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Adrienne Adams

Thursday’s Headlines: The Minimum They Could Do Edition

12:03 AM EST on March 9, 2023

Council Speaker Adrienne Adams called for an expansion of Fair Fares at her State of the City yesterday. But it’s not enough. Photo: City Council, with help from the Streetsblog Photoshop Desk

We were very happy yesterday when Council Speaker Adrienne Adams announced that she would raise the salary levels at which New Yorkers could qualify for the Fare Fairs half-priced rides program.

Instead of only getting the discount if you earn under the federal poverty limit — $13,590 per year for an individual or $27,750 for a family of four — Adams's plan is to allow the program to kick in at double the federal poverty limit. (The Daily News broke the story, and amNY followed, with the Times and amNY focusing on the broader Council agenda, and Gothamist doing both.)

Nothing plus nothing still leaves nothing. Even under Adams's plan, a person making the city minimum wage won't qualify for a transit fair discount. Reminder: A person working a full time minimum wage job makes only $31,200 (if she doesn't take any time off, either).

We sent Dave Colon down to a press conference with NYC Transit President Richard Davey to ask the well-remunerated executive if he thought the richest city in the world could afford to be more generous, but an MTA spokesman jumped in before Davey could answer (only reporters want one agency to attack another agency, we guess).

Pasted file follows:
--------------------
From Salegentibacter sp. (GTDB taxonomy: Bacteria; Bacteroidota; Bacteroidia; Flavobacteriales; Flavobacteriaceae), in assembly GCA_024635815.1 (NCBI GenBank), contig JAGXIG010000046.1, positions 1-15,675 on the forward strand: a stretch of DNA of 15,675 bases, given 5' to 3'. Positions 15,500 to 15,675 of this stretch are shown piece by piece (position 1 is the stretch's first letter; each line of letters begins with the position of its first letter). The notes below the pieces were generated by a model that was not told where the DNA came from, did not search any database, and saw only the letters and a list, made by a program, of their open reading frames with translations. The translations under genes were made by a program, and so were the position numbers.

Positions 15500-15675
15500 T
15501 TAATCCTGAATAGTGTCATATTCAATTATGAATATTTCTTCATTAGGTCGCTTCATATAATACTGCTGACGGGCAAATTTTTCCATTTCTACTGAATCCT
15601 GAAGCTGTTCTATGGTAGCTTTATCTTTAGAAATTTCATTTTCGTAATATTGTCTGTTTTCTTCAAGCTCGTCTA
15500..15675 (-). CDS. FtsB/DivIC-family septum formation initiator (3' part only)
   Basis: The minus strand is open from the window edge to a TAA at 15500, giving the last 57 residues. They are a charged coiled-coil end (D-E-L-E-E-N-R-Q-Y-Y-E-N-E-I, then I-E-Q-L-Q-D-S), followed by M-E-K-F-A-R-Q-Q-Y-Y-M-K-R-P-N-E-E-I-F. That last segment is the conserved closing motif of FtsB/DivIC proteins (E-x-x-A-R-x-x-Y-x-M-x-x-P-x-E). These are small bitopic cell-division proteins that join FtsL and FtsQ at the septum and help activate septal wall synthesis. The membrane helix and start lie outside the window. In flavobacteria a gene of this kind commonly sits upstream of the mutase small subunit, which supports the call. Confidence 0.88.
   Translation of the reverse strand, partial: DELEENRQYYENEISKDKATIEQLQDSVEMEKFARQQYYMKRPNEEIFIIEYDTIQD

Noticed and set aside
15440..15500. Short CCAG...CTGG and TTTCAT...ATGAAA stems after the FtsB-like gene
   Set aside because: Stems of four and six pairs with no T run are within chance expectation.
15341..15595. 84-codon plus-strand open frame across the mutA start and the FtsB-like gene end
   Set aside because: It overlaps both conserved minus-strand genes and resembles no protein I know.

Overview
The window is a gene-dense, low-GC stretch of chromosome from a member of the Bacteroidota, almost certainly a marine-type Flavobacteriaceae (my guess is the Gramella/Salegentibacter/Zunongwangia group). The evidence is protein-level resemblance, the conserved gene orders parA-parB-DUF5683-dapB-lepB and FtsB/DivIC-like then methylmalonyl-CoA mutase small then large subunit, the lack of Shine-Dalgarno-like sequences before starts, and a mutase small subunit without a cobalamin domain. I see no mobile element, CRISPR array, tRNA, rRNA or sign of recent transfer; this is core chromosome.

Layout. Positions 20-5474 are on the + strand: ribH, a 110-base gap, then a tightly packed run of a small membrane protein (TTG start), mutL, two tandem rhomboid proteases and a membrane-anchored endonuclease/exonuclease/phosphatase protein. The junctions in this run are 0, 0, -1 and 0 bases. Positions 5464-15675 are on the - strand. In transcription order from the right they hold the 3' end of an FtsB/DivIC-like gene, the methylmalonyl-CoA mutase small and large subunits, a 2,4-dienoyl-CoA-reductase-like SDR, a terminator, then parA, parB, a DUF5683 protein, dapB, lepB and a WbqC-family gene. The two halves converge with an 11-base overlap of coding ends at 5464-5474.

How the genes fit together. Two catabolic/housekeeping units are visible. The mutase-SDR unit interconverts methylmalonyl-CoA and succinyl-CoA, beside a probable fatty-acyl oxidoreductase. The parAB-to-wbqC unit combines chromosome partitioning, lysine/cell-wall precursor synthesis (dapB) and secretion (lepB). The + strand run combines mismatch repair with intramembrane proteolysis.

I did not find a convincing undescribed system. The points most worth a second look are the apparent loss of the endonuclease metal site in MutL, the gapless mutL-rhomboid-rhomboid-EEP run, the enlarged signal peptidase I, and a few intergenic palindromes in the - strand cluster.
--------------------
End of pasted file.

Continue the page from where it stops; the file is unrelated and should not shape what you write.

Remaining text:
But the MTA's top spokesman later put out a statement commending Adams.

"No one should be denied opportunities to connect with jobs, education and all that New York has to offer because they can’t afford to swipe or tap into the transit system," said External Relations Chief John J. McCarthy.

We agree, but pegging the program to the minimum wage is the least we can do.

In other news:

    • Davey was really on hand to announce more subway bathroom openings. (amNY, NYDN)
    • The MTA is also relaunching the station manager program. (Gothamist)
    • Transportation Alternatives' latest crash and injury data show it's still way too dangerous for pedestrians and motorists. (NYDN)
    • We mentioned a Manhattan Community Board 7 committee vote in a previous news digest, but now the full board has rejected relief and a charging station for delivery workers. (Gothamist)
    • Hizzoner, EDC President Andrew Kimball and other dignitaries launched the "fast ferry" service with a ride from Bay Ridge to Manhattan yesterday. (NYDN, Brooklyn Paper)
    • A few days after Open Plans' Sara Lind educated Errol Louis about public space, another woman schooled the veteran newsman — this time London congestion pricing expert Isabel Dedring. (NY1)
    • Gothamist raised the question of how much the city should charge restaurateurs for outdoor dining areas. Almost whatever the city charges will bring in more fee and tax revenue than parking.
    • Hey, two Queens seniors were killed days apart by two teenage drivers, yet only Streetsblog, amNY and Gothamist covered it? Shame on you, local media.
    • Bicycling magazine explored the lawsuit announced by the family of Sarah Schick, which we covered last week. Legendary expert David Zipper raised a good question — which we promptly answered:

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